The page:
But healthy habits, including doing at least 150 minutes of moderate exercise per week and not smoking, could make a big difference. The study was the first to consider both genetic and lifestyle risk factors and included data from the UK Biobank on almost 200,000 adults aged 60 or over and of European ancestry. Some 1,769 developed dementia during an eight-year follow-up period.
The participants were categorised as having a low, intermediate or high genetic risk, and a favourable, intermediate or unfavourable lifestyle.
All were around a third less likely to develop dementia if they followed a favourable lifestyle, compared with an unhealthy one.
Crucially, the effect was similar even for people whose genes put them at higher risk –those who lived a healthy lifestyle were 32 per cent less likely to develop dementia.
Joint lead author Dr David Llewellyn, of the University of Exeter Medical School and the Alan Turing Institute, said: “This research delivers a very important message that undermines a fatalistic view of dementia. Some people believe it’s inevitable they’ll develop dementia because of their genetics.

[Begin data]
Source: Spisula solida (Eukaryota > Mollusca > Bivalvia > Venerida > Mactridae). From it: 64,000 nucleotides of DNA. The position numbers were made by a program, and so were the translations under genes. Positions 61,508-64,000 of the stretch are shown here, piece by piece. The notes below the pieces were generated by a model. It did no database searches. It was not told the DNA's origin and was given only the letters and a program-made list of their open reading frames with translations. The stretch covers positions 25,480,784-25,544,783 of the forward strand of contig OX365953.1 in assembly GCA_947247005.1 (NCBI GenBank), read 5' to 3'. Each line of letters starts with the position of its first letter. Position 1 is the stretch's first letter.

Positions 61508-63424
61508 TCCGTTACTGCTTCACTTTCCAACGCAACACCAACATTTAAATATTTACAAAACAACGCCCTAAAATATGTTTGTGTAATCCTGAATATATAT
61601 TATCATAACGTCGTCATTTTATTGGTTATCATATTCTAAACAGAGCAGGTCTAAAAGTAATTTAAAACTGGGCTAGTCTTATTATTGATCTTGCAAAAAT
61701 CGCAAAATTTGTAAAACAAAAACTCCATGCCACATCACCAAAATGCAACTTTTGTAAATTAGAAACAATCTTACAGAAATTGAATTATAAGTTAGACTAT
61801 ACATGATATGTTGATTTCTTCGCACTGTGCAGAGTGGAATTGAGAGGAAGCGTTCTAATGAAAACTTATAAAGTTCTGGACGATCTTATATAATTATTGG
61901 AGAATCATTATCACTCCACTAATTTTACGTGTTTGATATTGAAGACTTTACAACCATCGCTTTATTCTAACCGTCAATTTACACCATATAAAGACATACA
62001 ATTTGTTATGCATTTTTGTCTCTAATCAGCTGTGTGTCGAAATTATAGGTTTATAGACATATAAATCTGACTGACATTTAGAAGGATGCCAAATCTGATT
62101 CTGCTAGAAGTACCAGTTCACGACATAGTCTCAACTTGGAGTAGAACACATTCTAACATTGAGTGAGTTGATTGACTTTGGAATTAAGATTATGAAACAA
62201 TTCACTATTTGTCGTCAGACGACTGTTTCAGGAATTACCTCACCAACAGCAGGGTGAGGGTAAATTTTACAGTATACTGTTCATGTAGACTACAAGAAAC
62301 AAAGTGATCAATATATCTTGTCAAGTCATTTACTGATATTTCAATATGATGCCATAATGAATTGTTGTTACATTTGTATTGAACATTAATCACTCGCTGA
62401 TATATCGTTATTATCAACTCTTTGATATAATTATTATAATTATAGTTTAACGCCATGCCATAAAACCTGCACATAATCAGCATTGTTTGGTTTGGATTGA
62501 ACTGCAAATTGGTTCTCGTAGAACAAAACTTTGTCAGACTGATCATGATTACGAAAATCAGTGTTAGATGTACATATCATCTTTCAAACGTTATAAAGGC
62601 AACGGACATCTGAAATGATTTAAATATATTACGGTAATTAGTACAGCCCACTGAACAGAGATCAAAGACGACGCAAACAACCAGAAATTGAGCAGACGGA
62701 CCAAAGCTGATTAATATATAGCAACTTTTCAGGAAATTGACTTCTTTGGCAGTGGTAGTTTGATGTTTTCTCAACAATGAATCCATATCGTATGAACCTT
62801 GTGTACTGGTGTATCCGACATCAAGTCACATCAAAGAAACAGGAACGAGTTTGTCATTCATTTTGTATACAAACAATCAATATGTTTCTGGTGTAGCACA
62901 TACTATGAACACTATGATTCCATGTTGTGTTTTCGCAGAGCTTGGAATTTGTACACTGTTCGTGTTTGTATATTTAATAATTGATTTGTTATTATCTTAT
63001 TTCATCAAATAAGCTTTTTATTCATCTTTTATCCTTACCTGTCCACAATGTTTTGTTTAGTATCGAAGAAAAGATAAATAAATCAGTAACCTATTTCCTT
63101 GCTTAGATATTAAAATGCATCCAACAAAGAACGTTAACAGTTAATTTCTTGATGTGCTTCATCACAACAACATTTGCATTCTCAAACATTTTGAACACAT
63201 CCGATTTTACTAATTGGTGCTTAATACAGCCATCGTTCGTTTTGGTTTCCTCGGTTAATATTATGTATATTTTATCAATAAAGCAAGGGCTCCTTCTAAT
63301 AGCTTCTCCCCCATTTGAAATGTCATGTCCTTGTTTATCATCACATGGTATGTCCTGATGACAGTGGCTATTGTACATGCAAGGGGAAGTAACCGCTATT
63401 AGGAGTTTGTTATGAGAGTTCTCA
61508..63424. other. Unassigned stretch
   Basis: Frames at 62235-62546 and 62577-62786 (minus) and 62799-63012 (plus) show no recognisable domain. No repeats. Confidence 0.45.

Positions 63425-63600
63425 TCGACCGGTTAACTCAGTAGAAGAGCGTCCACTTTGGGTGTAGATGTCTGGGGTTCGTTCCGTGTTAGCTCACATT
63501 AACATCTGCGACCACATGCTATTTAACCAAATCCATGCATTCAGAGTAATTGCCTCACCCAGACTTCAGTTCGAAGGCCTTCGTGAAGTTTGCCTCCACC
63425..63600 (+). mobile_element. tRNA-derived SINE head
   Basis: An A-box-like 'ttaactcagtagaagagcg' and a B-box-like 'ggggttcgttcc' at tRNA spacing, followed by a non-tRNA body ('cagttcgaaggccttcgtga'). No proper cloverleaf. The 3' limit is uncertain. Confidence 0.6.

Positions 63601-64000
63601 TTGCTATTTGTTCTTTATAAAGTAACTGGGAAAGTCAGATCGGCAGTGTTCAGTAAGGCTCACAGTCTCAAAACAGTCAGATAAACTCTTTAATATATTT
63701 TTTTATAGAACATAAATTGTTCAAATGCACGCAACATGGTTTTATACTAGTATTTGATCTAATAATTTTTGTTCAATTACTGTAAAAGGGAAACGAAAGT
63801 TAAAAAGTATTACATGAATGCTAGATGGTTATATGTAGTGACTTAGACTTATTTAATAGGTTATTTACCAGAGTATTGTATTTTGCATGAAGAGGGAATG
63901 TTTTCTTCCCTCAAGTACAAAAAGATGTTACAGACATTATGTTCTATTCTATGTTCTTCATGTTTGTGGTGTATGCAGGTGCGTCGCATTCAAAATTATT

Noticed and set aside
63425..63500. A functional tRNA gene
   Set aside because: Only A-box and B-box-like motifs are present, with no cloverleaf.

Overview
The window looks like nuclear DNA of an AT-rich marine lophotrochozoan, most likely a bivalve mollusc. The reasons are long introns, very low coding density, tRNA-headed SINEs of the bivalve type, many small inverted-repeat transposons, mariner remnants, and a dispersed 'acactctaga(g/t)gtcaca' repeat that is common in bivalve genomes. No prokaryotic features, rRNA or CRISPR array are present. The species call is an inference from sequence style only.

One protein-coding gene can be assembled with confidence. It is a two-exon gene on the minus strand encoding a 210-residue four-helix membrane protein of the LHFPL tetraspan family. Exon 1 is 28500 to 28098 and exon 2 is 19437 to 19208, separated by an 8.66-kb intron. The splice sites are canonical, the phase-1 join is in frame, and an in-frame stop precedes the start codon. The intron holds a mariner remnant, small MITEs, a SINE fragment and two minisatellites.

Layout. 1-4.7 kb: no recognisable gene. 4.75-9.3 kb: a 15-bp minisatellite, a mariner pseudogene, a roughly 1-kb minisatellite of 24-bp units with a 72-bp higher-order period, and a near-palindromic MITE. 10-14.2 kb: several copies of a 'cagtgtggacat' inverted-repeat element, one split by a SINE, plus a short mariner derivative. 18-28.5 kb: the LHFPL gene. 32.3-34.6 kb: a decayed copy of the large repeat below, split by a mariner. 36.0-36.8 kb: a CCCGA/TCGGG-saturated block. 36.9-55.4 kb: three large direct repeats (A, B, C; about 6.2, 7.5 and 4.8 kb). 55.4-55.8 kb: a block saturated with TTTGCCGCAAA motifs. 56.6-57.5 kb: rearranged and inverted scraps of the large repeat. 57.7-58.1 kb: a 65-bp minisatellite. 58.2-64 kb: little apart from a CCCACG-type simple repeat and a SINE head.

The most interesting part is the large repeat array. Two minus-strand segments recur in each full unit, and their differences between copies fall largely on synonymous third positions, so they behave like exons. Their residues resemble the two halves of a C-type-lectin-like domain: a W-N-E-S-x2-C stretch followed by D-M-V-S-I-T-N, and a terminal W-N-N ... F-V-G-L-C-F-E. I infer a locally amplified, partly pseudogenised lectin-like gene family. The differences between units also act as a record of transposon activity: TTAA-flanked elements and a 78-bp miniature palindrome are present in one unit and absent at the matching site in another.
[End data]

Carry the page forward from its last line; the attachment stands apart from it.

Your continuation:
“However it appears you may be able to substantially reduce your dementia risk by having a healthy lifestyle.”
The researchers defined a favourable lifestyle as one which included regular exercise and a balanced diet with more than three portions of fruit and vegetables a day, two portions of fish per week and little processed meats.
It also involved not smoking and moderate alcohol consumption of no more than one pint of beer a day.
A family history of the disease is known to increase risk of dementia, but until now it was unknown whether that risk could be offset.
Dr Carol Routledge of Alzheimer’s Research UK warned that some people who live healthily will still develop the disease.
She said: “While we can’t change the genes we inherit, this research shows that changing our lifestyle can still help to stack the odds in our favour.”
The findings were presented yesterday at the Alzheimer’s Association International Conference in Los Angeles.
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